A cross member is mounted to and extends between the first and second brackets to tie the two sides of the frame together. A stabilizer in the form of a generally J-shaped arm is mounted to the cross member and extends therefrom in a direction generally away from the support bars to a free end. The free end of the stabilizer is configured to engage and rest against the trunk lid of the automobile for stabilizing the carrier. The stabilizer preferably is pivotally secured to the cross member and can be locked in a selected pivotal orientation. In this way, the carrier can be placed against the rear end of an automobile with its vehicle engaging member and stabilizer resting against the car, whereupon the stabilizer can be pivotally adjusted until the support arms are oriented at an optimum attitude for receiving and supporting one or more bicycles. The stabilizer can then be locked in place to fix the support arms in the desired attitude. Means for lashing the carrier securely to the automobile includes a set of straps that extend preferably from the cross member to hooks or clips, which clip onto selected edges of the trunk lid or rear bumper in the traditional manner. The straps are then tightened to secure the carrier to the automobile.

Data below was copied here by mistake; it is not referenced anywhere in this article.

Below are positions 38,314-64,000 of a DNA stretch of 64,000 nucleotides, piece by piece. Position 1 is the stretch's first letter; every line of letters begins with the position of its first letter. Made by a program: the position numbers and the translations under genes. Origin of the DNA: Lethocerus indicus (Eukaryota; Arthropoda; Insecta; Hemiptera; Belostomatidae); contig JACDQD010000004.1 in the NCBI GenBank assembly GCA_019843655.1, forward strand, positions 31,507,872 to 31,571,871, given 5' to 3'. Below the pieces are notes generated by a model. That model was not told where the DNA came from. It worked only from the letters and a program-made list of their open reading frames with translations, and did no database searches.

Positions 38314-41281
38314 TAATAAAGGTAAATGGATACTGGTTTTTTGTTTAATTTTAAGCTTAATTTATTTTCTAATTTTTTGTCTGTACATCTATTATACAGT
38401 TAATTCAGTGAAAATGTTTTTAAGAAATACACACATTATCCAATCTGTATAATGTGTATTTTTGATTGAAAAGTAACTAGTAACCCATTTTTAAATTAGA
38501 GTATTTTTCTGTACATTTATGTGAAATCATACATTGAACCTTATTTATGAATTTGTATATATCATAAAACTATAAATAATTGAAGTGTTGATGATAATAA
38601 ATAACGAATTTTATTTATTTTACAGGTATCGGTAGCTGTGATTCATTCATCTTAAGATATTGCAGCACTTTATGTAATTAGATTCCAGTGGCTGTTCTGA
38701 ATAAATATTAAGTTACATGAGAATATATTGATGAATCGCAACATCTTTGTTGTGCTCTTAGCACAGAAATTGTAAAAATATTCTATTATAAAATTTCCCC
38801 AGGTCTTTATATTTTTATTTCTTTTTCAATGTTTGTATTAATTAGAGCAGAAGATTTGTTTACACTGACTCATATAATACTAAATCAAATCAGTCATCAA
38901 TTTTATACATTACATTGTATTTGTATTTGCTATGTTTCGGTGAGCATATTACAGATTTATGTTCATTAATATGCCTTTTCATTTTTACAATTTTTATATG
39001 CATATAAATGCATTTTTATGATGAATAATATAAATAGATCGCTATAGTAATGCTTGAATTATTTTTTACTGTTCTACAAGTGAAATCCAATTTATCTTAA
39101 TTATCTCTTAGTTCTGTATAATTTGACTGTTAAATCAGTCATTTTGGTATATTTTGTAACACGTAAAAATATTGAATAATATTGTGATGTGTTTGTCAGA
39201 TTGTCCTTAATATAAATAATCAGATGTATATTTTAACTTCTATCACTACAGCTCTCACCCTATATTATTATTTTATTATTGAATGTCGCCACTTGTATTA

At least one leveling indicator is provided on the frame for indicating to a user during adjustment of the carrier when the support arms are oriented at the proper attitude for carrying bicycles. The optimum attitude may be substantially horizontal or may be at a slight upward angle. In any event, when the support arms are in the optimum or desired attitude, the leveling indicator so indicates and the stabilizer can be locked and the carrier lashed to the automobile. In the preferred embodiment, the leveling indicator is built into at least one of the hub-shaped brackets of the carrier and includes a small ball that rolls within an arcuate track within the bracket. A cap covers the ball and track and is formed with an opening, preferably in the form of a curved slot, through which the ball may be viewed. An index mark is provided on the cap to indicate the position of the ball that corresponds to a proper attitude of the support bars. When adjusting the carrier, the frame is simply moved up and down until the ball aligns with the index mark, whereupon the stabilizer is locked and the carrier lashed securely in place with its straps.